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How the St Peter’s Cambridge bomb scare unfolded


St Peters School in Cambridge was the subject of a bomb threat last month. Photo / NZPA

The former principal of a prestigious private school, who resigned during an investigation into allegations of bullying, told police he could not help when they told him of a bomb threat.

Police arrived at the on-campus residence of the former executive principal of St Peter’s School in Cambridge, Dale Burden, just before 8pm on May 13 to inform him of a bomb threat at the school.

Burden, who had not been seen at school since before the end of the school term, told the sergeant he was “not currently in a decision-making capacity”, according to police records.

He instead referred police to chief operating officer Rob Campbell.

The threat came the same day the school’s board chairman John Erkkila informed parents bullying complaints had been made to Worksafe in term 1 and the school had hired independent investigators to look into the situation.

The previous day WorkSafe had confirmed it was making inquiries about “staff wellbeing” at the school amid the absence of Burden, and his wife and deputy principal Yevette Williams.

The school confirmed Burden and Williams no longer lived on campus. The Herald understands they moved out during the weekend.

Dale Burden resigned as executive principal of St Peter's School in Cambridge during a bullying investigation. Photo / Sarah Ivey
Dale Burden resigned as executive principal of St Peter’s School in Cambridge during a bullying investigation. Photo / Sarah Ivey

According to police records, shortly after 8pm on the day of the bomb threat Sergeant John Reid spoke to Campbell in his office at the school where he advised him of the threat which was reported to Crimestoppers anonymously.

Campbell then called other members of the school executive to work out a response.

He also organised extra private security for the school for the night and police agreed to carry out extra patrols of the school grounds when able.

Police advised that the school be extra alert to any suspicious items and, should any be found, evacuate and call 111.

St Peter’s Trust Board chairman John Erkkila said there was discussion with police about the validity of the threat and the confusing nature of the wording used.

“In consultation with police and the school’s emergency management specialists, Harrison Tew, the school decided any risk was unacceptable, hence the decision was made to evacuate,” Erkkila said.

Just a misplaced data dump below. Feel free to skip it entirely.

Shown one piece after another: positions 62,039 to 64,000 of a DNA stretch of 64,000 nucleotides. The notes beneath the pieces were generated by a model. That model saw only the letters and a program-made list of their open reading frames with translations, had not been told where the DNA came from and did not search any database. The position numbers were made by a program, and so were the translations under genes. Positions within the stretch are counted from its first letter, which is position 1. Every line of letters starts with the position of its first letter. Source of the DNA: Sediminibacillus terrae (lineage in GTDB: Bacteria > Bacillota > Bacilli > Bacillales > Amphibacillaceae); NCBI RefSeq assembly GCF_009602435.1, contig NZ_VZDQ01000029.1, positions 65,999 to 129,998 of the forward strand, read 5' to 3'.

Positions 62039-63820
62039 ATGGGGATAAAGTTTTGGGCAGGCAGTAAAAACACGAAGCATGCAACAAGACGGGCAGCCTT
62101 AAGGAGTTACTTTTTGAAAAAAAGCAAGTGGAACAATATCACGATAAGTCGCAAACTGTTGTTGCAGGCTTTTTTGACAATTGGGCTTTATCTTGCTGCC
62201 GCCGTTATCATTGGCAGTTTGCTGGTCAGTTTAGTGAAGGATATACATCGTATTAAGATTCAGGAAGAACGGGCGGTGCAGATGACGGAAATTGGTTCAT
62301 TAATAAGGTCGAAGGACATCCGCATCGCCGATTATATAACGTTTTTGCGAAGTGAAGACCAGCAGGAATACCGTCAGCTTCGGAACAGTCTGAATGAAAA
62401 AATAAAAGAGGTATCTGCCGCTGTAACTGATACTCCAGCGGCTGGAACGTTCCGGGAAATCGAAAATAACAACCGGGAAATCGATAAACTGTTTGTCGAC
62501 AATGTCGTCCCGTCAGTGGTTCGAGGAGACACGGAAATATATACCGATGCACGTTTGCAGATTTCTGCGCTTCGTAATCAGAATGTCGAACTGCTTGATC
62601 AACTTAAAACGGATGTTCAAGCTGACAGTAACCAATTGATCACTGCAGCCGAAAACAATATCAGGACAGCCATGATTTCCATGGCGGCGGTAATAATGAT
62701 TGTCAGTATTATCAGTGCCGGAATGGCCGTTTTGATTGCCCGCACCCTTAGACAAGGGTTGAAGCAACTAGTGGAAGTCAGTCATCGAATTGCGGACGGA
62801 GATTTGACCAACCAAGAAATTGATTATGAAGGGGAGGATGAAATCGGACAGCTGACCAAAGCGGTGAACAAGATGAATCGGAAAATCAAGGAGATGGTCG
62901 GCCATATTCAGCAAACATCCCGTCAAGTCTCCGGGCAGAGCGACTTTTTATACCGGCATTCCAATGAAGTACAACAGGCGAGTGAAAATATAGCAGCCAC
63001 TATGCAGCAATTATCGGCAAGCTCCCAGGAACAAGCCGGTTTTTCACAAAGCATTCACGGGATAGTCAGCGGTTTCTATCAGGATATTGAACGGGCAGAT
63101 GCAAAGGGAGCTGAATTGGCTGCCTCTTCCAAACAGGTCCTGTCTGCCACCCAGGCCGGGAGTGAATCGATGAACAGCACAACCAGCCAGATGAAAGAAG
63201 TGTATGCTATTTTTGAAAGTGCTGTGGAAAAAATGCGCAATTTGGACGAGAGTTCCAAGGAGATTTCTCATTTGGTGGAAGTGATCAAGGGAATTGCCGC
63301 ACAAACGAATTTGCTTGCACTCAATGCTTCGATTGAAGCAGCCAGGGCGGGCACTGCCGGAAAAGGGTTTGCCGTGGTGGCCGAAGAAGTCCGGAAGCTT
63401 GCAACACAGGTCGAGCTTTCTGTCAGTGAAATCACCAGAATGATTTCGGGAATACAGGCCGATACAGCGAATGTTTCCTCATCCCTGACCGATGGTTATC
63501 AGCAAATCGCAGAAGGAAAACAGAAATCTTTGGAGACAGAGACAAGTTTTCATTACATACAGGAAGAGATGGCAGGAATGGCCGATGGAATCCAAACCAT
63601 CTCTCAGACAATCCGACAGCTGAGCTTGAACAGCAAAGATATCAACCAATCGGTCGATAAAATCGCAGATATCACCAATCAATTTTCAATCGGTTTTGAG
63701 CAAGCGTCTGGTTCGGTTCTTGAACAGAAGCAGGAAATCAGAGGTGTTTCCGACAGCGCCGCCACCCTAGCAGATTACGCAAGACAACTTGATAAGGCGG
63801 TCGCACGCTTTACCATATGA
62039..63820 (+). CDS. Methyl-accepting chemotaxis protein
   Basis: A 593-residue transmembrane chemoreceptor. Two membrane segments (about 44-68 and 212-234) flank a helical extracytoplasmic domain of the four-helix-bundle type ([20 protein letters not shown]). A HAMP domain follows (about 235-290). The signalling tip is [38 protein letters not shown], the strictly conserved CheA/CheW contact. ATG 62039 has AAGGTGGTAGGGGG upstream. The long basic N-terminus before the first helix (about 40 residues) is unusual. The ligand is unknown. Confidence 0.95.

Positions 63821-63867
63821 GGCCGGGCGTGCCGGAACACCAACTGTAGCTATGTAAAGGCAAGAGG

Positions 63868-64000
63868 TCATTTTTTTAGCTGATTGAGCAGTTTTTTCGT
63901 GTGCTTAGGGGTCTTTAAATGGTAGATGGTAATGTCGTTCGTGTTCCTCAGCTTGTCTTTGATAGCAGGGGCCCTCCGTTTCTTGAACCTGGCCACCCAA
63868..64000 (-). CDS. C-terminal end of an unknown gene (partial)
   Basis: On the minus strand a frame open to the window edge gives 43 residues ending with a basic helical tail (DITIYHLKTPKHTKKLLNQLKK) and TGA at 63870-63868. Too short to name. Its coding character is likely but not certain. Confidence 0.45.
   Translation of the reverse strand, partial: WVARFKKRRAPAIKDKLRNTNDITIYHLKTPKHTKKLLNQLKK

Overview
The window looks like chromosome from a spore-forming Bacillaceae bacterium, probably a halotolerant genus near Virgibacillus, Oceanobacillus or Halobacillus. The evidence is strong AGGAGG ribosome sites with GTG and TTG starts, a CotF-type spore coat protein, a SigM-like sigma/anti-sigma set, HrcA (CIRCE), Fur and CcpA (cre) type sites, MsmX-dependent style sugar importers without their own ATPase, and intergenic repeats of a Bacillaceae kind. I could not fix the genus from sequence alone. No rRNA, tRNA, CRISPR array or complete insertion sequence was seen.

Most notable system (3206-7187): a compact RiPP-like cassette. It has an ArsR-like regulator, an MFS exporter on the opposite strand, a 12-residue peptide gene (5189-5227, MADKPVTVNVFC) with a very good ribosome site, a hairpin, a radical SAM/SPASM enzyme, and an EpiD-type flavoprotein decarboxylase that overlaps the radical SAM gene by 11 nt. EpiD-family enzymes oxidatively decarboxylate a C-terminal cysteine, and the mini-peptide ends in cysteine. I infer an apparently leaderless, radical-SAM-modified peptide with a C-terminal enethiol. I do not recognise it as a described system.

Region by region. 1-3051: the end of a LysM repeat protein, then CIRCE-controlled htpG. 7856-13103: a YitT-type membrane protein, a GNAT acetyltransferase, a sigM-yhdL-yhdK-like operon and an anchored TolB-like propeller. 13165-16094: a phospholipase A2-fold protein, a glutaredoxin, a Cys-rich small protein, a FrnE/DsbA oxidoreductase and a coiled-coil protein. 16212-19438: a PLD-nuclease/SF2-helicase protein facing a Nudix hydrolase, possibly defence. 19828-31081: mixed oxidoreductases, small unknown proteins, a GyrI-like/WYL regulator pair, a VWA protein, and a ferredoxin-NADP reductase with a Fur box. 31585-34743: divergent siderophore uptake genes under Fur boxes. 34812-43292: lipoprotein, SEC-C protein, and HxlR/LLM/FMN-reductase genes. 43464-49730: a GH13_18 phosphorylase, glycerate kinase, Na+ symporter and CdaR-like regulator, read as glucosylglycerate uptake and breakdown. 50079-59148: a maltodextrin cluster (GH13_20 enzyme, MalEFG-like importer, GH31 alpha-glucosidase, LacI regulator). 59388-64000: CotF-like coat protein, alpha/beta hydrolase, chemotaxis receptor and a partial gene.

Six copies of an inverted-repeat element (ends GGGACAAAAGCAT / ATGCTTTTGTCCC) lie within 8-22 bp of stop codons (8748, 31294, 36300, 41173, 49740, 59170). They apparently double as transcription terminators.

The final night of the school production, Chitty Chitty Bang Bang, was underway when Campbell was told of the bomb threat.

“Students involved in the production and those in the audience were informed at the end of the performance by campus principal Julie Small that a threat had been made and they would all need to leave calmly and not return to school the following day,” Erkkila said.

The next communication between the school and police was at 10.48pm when police were told all boarding school students were being moved to the Velodrome next to the school. Parents were informed of the threat and cancellation of school the next day by email and social media, a school leader, whose name was redacted, said.

Parents received an email just after 10.30pm informing them of the bomb threat and evacuation. Parents were told they could collect their children throughout the night.

One concerned parent told the Herald an email was not enough and the first they heard of it was a text from their daughter.

Erkkila said he was proud of the way the school community managed to relocate 500 students and staff off-campus in a quick and orderly fashion.

He also praised those who offered to billet students until they could move back onto the campus, and those who provided food.

Police later told the school they would continue patrols overnight and have a specialist search squad on the grounds in the morning. The school noted their concern about when classes could resume and when students could go back to retrieve medication left behind when they evacuated.

Waikato West area commander Inspector Will Loughrin later said police had completed a thorough investigation and found there was no credibility to the threat.

“We are aware this was a distressing situation for the school, its students and parents,” he said at the time.

“We want to reassure the community, we take matters of this nature extremely seriously and any new information that comes to our attention regarding this incident will be assessed accordingly.

“Police will be providing ongoing support where necessary to the school and its community.”



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